Yesterday marked the 207th birth anniversary of Louis Braille, the French inventor of the system now used by the blind in almost every language. Braille was blinded in both eyes at the age of three by playing with a tool in his father’s workshop. His parents went on to raise him without patronizing his disability or treating him as insufficient.
He attended one of the first schools for the blind & found the reading system then taught to be cumbersome. He was a creative, inventive person & at the age of 15 adapted a military code system into the braille reading system using an awl to create a raised dot pattern. An awl is the very tool which blinded him. Braille went on to teach history, geography, & algebra at the school but his reading system was not accepted in his lifetime. His lifetime however was brief & he died from respiratory illness at the age of 43.
Braille was an accomplished cellist & organist & adapted his reading system for musical notation. Today, his system incorporates braille computer terminals, email delivery systems, & a system for mathematical & scientific notation.
Until disability rights erupted in the 1970s, blind people were massively patronized & instructed in helplessness even at schools for the blind. Obsequious & dependent were considered virtues. Braille was ahead of his times in rejecting all that which came primarily from sighted people inept in understanding disability. He said “Access to communication in the widest sense is access to knowledge, and that is vitally important for us if we [the blind] are not to go on being despised or patronized by condescending sighted people. We do not need pity, nor do we need to be reminded we are vulnerable. We must be treated as equals & communication is the way this can be brought about.”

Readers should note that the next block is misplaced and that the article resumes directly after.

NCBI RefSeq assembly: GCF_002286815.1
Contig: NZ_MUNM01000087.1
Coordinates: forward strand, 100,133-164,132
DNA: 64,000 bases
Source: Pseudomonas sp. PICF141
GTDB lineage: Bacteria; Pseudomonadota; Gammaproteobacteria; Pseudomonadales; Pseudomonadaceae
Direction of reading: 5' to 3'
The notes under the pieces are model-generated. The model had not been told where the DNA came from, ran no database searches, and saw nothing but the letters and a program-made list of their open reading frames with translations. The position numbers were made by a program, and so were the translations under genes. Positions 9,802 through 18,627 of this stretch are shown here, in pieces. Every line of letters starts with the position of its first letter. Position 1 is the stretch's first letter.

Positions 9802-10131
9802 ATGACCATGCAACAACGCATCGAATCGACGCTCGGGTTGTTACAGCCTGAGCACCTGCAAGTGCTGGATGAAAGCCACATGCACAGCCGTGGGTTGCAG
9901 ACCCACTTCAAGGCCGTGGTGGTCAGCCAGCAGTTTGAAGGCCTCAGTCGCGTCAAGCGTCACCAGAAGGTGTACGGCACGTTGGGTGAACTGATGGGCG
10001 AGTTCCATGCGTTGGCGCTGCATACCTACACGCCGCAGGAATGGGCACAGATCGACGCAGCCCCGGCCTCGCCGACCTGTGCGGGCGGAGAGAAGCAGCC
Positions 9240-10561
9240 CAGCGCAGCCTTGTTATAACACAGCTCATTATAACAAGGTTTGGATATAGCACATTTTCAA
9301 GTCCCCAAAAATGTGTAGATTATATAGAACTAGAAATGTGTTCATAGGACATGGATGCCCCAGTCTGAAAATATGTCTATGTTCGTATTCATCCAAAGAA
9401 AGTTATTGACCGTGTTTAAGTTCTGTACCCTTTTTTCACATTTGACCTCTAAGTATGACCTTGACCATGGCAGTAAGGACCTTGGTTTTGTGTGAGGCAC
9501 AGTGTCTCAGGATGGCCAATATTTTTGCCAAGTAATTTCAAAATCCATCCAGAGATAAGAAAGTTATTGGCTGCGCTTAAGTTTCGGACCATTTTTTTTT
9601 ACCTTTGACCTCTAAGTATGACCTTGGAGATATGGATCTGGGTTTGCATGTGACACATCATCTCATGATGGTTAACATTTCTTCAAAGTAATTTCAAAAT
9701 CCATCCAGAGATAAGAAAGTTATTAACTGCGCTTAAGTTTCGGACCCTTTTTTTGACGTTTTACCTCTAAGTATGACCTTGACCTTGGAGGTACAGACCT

We should tip our hats to Louis Braille who not only developed a communication system between the blind & sighted & opened the world to those with visual impairment but has made the sighted see the folly of prejudice & of patronizing those with disability.
These blind students at a government-run hostel for those with disability in Hyderabad, India are studying a book in braille.
(Photo by Mahesh Kumar A./AP)